Country Rankings: Inclusive Growth and Development Report, 2017 [WEF]
Table-form topline rankings can be found pp. 60-63 (printed page numbering) (note: pdf file formatted with 2 printed pages per electronic page), with 20 more pages of detailed breakdown tables in many categories.
This is the WEF’s economic well-being ranking system, designed to feature a combination of the usual per-capita income and growth measures, but specifically focusing on inclusion, intergenerational equity, and other extended measures of personal and societal well being.
Note that the vintage of the underlying data ranges from 2014-2016, and in some cases recent developments are not reflected.
Interestingly, the US, China, Russia, and Japan all have about the same overall score on this index, with Germany, France, UK, and Canada just slightly ahead, with the usual suspects (Scandinavians, mostly) ranking at the top. So it seems the authors are being very sensitive.
The detailed data is informative, if you have the time (pp. 72-84).
The top 3, Norway, Switzerland, and Luxembourg also boast the highest per-capita GDP’s and highest “labor productivity” (GDP-PPP-adj per person employed), so maybe we shouldn’t look to their examples *too* much. Although they certainly seem to have competently managed their wealth.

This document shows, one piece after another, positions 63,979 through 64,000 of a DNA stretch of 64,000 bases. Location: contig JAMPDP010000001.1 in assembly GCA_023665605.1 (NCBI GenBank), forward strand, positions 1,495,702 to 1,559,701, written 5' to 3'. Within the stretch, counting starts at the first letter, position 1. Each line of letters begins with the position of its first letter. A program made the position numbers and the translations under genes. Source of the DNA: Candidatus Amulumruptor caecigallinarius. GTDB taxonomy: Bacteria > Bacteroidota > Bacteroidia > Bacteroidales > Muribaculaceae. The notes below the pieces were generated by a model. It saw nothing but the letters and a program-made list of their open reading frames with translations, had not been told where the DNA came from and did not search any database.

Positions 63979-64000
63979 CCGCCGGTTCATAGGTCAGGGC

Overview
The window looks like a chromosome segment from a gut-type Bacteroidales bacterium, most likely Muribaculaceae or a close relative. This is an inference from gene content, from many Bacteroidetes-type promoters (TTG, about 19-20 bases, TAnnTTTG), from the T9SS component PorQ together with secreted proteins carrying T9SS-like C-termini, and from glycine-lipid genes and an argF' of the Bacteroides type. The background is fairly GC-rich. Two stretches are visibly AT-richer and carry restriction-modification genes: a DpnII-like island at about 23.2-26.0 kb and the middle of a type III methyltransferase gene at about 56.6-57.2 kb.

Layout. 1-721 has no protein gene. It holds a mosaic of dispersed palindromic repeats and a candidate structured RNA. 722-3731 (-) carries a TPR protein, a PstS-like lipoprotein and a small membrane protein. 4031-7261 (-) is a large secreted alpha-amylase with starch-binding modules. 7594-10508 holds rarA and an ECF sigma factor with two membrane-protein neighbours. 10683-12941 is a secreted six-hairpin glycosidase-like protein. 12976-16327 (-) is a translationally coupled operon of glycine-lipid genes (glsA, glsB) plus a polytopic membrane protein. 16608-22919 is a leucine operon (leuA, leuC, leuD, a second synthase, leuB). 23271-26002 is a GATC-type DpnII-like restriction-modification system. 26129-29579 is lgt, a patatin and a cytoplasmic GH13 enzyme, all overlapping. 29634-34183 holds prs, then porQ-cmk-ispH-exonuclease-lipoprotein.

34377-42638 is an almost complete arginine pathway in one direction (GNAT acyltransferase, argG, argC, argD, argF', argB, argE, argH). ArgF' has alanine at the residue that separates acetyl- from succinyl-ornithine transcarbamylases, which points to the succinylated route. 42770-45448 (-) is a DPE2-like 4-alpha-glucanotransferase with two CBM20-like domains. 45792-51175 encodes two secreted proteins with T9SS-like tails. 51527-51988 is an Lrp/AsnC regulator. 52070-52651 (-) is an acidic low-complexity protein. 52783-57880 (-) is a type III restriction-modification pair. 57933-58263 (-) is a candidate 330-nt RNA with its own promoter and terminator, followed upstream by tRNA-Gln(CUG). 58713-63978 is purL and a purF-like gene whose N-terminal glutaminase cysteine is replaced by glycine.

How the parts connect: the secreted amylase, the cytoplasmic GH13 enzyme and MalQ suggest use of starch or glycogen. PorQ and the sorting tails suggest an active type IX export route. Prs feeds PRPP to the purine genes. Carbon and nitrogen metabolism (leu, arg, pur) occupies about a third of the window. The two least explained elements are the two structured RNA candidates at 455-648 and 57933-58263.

More interesting is Iceland, which makes 4th place, even though its income is middle-of-the-pack for advanced economies.
France, Germany, and Canada, though all have inequality issues, show a lower poverty rates (defined in this system as making half the median income) than the US.
The US does quite well (#6) in labor productivity, but comes in below average in overall score among advanced economies, perhaps due to high poverty rate, inequality, and public debt. Education, infrastructure, and fiscal transfers are areas to work on as well. Entrepreneurship is a bright spot.
Japan comes in unexpectedly low, below the US, which I would not have expected since this is supposed to be a per-person “quality” ranking. Their obvious blemishes within this scoring system are poverty rate, comparable to US level, and extreme public debt, though in that regard Japan definitely deserves a break from holding nearly all its own debt, unlike many other countries. Japan has markedly lower wealth and income Gini than US.
Russia does surprisingly well overall within the developing country group. Weak spots were high inequality, carbon intensity, and life expectancy ranking lagging behind other measures. Education, employment, fiscal transfers, and public debt were strong areas. As a short term consideration, income data in this ranking may not include the full effects of oil price declines in recent years.
China was also is hit with high inequality and carbon intensity. It still has notably low per capita income figures, especially considering its already-dominant and still rising position in many sectors of global industry. The flip side is there is still tremendous room for growth in that area. Education, employment, entrepreneurship, and savings were strong areas.
For comparison, India’s ranking is pretty awful, with the majority of categories colored in red or orange.
Also I want to note that despite its global importance, the “carbon intensity” of this study has a weird methodology. Norway, a big energy producer but small consumer, has one of the lowest carbon scores – half of Luxembourg, whereas the carbon arithmetic for Singapore yields a huge carbon intensity level.